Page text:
Being stranded on an island during a zombie outbreak doesn't sound like the perfect vacation, but in Dead Island, players are faced with such a situation. We've seen a resurgence of the undead in entertainment lately, so how does Dead Island stack up against the others?
After one of the most successful buzz-inducing trailers in recent history, Dead Island has finally seen daylight. Contrary to the aforementioned teaser that led viewers to believe a single family was at the center of the story, Dead Island is actually an open-world action RPG presented in the first person.
At the start of the game, players must choose one of four characters, each of whom specializes in certain areas. From then on, things are mostly left in the player's hands. You can choose to either take on quests that continue the main story or explore the fictional island of Banoi for other side quests, adventures, and scattered luggage to loot.
Even though the game takes pride in the bludgeoning of zombies at close range (which it does quite well), at its core, Dead Island is an RPG first. Players must manage everything from the upkeep of their weapons to the specific skill-tree perks that they self-assign when leveling up. Even your stamina has a meter that must be watched with a careful eye during zombie encounters.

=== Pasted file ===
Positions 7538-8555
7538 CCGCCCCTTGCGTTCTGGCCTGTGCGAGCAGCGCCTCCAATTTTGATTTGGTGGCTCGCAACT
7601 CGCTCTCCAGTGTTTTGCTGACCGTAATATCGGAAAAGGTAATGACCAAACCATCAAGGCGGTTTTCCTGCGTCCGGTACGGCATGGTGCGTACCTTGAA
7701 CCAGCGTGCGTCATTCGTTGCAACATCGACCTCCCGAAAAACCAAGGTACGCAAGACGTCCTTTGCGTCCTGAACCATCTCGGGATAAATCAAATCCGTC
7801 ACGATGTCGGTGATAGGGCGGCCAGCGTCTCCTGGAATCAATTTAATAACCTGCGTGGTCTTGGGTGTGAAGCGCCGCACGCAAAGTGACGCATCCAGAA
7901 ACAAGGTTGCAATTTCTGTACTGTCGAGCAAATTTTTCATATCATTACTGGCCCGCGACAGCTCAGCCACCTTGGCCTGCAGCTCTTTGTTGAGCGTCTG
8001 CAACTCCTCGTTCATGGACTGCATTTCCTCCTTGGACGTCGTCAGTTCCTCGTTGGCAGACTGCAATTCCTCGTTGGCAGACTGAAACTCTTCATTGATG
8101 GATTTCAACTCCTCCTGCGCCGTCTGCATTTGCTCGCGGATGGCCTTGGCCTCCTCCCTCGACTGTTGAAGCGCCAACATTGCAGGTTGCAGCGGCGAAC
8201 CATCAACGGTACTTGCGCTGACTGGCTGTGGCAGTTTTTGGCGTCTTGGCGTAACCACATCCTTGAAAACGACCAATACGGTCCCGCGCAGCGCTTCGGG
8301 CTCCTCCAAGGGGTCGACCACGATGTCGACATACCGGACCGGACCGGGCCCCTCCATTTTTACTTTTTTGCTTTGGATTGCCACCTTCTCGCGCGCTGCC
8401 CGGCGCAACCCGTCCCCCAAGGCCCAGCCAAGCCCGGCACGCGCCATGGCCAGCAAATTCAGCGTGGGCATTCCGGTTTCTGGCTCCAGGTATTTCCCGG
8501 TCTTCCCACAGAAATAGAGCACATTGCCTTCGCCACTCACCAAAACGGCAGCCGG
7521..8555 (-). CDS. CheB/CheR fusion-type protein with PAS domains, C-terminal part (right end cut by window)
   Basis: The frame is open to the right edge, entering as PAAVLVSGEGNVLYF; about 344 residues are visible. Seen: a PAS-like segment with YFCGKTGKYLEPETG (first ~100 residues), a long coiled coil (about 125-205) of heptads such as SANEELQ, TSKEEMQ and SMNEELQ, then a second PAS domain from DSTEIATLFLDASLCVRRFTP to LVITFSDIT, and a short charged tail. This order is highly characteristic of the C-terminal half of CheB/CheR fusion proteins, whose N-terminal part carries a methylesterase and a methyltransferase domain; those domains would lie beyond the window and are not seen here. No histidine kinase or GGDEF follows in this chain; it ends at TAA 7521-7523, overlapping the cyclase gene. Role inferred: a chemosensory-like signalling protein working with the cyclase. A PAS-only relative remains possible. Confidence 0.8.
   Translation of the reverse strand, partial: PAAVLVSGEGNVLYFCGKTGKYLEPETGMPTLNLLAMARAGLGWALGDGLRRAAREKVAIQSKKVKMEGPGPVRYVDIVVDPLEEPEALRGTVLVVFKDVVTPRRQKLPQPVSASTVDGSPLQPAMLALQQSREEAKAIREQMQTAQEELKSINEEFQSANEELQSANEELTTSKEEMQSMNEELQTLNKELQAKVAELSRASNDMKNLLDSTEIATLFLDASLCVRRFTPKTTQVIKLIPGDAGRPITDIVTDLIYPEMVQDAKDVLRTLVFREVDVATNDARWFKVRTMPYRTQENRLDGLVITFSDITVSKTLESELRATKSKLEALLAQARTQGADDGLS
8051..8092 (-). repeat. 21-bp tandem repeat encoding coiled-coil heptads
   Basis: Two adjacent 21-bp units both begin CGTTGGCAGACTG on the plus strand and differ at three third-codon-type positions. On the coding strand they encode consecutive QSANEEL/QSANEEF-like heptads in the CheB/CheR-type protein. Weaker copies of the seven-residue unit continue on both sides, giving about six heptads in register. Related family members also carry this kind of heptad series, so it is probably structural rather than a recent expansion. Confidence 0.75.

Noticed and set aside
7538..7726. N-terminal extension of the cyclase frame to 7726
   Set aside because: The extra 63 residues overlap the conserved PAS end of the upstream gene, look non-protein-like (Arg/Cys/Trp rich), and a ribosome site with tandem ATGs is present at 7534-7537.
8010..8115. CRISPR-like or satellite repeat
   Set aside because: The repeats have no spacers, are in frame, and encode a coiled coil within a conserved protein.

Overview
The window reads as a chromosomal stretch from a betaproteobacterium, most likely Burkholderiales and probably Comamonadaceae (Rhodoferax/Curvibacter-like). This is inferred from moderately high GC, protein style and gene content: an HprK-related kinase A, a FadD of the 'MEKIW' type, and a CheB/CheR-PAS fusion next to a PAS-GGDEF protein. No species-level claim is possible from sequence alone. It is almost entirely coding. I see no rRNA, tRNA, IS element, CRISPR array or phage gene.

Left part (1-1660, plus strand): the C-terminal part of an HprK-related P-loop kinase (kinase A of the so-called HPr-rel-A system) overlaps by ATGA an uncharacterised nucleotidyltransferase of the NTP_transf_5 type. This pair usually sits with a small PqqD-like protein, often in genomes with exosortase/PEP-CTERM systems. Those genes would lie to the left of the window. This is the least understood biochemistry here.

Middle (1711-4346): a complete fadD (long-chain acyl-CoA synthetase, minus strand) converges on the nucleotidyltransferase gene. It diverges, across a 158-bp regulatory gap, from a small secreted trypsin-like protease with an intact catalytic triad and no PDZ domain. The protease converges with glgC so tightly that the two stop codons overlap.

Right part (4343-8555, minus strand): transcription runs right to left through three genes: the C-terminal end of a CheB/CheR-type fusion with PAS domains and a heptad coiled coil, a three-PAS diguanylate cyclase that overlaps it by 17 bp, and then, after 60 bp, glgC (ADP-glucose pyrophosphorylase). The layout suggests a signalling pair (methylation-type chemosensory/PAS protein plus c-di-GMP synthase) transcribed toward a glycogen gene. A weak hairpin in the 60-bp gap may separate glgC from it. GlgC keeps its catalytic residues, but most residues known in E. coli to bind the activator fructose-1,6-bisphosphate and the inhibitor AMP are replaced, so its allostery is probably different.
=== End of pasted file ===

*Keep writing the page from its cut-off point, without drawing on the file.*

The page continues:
In terms of gameplay, Dead Island occasionally feels a bit rough around the edges. There isn't always a seamless relationship between current quests and the player map that usually paints a path to your next objective. It can be confusing at times, especially when doing side quests. Saving in the game is also an interesting issue--it happens at seemingly random intervals, but it's usually kept current. For example, a death will result in a spawn fairly close to where your character fell.
Graphically speaking, Dead Island is a mixed bag. While the island of Banoi is beautifully rendered, running through the resort often results in screen-tearing and significant frame-rate drops.
For those looking for a gripping storyline, Dead Island doesn't offer much in the compelling narrative department. Unfortunately this results in a lack of a sense of importance throughout the game. There doesn't appear to be any sort of reward for continuing the main story quests, and for the most part, these missions don't really deviate from the redundant side ones, either. The four playable characters are mostly invisible and the rest of the cast is forgettable.
Perhaps the most interesting element of Dead Island is the ability to instantly connect with other players online and team up to accomplish like goals. The game does an excellent job of seamlessly merging game sessions with random players, but we found playing co-op with friends to be the ideal scenario and a much more reliable way to progress through the story.